Three candidates are vying for the 23rd Senate District seat in a GOP primary race that will virtually decide who will represent the district.

Sandra Scholz of Chippewa Falls is a retired registered nurse turned home renovator with no experience in elected office. Jesse James, R-Altoona, is the incumbent 68th Assembly District representative as well as a small business owner and part-time police officer.

Scholz, 56, and James, 50, both spoke to WisPolitics.com this week about their platforms. Brian Westrate of Fall Creek, the third candidate, is the owner of an insurance agency. Westrate canceled his interview with WisPolitics.com and has not responded to requests to reschedule.

The winner of the primary will face Democratic write-in candidate Dan Hardy but will appear unopposed on the official ballot. The seat is currently held by Sen. Kathy Bernier, R-Chippewa Falls, but she announced she would not be seeking another term earlier this year after holding the seat since 2018. The 23rd SD contains the city of Chippewa Falls and parts of Eau Claire and Marshfield.

Wisconsin’s 1849 abortion ban came back into effect earlier this year after the U.S. Supreme Court struck down Roe v. Wade. Scholz expressed opposition to any exceptions to the ban including the existing exception for the life of the mother, citing her religion and adding: “I do not believe that we need to do any abortion.”

“I am a Christian and a believer in Jesus Christ. He said that ‘I knew you before you were formed in your mother’s womb’ and ‘thou shalt not murder,’ so I will not support any of that,” Scholz said.

James conveyed support for the 173-year-old ban’s life of the mother exception, saying “we don’t need to touch that” and later suggested that the Legislature should discuss further exemptions for rape and incest.

“Do I have a right as a legislator to say and control what women, what young children, what victims do in their exact case and situation? I don’t believe I have that right,” James said. “I think we need to have discussions, and we need to determine what is in the best interest for all of our Wisconsin female population.”

Concerning controversy surrounding the 2020 election, Scholz said she would vote to decertify Wisconsin’s electoral votes for Joe Biden.

“Several groups have gone out and have brought forth this evidence that there was massive amounts of fraud in all kinds of areas,” she said, although she failed to mention any examples.

The Wisconsin Legislative Audit Bureau’s examination of Wisconsin’s 2020 election results revealed only four individuals who had possibly voted twice and found no widespread errors made by voting machines throughout the state.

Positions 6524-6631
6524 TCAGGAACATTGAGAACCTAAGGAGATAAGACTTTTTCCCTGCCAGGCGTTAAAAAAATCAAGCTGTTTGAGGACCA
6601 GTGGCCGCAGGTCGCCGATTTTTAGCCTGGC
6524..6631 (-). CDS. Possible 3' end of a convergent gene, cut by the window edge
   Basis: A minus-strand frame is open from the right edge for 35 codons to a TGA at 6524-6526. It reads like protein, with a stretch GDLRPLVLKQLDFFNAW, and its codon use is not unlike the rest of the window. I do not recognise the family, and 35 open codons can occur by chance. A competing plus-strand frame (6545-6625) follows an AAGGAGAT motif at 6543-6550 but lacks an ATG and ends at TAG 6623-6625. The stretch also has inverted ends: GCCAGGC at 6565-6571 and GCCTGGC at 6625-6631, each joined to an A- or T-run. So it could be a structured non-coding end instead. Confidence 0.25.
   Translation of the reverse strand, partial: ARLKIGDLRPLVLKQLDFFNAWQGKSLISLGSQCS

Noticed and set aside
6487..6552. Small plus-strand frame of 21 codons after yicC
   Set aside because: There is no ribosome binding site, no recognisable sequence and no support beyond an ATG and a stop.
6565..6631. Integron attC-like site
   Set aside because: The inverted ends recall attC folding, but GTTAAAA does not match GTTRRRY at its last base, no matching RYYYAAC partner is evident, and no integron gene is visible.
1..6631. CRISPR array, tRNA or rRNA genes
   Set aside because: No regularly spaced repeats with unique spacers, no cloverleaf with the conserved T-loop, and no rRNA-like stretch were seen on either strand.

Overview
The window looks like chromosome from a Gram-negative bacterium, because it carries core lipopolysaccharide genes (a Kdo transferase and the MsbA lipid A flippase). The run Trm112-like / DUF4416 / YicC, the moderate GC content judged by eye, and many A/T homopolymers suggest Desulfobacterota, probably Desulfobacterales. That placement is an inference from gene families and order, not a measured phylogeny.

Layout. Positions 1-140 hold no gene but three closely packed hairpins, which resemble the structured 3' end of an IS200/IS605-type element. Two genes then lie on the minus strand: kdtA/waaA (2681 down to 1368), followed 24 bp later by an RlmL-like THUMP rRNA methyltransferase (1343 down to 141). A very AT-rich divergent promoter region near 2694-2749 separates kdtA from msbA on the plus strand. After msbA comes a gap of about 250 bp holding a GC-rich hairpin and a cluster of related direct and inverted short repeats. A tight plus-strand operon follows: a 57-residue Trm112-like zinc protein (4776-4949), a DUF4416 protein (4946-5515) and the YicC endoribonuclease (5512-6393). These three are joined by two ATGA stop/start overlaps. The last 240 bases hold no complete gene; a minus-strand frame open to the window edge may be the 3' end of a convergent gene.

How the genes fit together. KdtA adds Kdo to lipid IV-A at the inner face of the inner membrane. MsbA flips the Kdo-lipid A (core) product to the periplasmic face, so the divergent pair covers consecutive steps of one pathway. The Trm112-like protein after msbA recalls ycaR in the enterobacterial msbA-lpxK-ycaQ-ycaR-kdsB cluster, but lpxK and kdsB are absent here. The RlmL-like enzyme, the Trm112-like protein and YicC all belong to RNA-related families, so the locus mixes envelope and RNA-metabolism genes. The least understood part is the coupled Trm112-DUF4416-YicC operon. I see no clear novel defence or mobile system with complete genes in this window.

Scholz added that she thinks that “we wouldn’t be dealing with a lot of these issues” as a country if Donald Trump was the president.

James called the decertification debate “partisan politics,” saying he would not vote to decertify the election.

“The president is the president, and he can only be removed by certain measures and recalling the 10 electoral ballots once the sitting president is in place is not possible” James said, although he did express skepticism about the election’s results.

The state is projected to have a $5.4 billion surplus at the end of the biennium, and Scholz said she wants to see the money returned to taxpayers through long-term tax cuts.

“I’m all about decreasing taxes,” she said.

James said he would use that money on a combination of things, including long-term tax cuts, but also returning some money to taxpayers now through rebates and investing some of the funds in state projects. He said the Assembly should “wait for the budget bill to come forward and make decisions at that point collectively as a Legislature.”

Scholz was doubtful about a temporary suspension of the gas tax as a remedy for high gas prices, saying “it’s not a good thing either way” and that she’s glad gas prices have fallen in recent weeks.

James agreed, saying “gas prices are going to be what they’re going to be”. He said that he sees the issue as something which should be solved “at the national level.”

“We need to do everything … so that America is energy independent and not depending on other countries,” James said.

Both James and Scholz expressed a wish to work across the aisle.

“I do believe that we need unity. And there is a lot of division between both parties,” Scholz said.

“But I do believe that we need to do what is right and to stand up for what is biblically sound, good morals, and good values,” she added.

James expressed a wish to work in bipartisan fashion in the Assembly, saying with any policy issue “we need to entertain discussions, have an open mind, [and] be willing to negotiate and compromise.”

“I think it’s a failure on our part that we can’t even talk about the issues,” he said about Republicans and Democrats, adding that in his mind the constituents “want to see us working together.”

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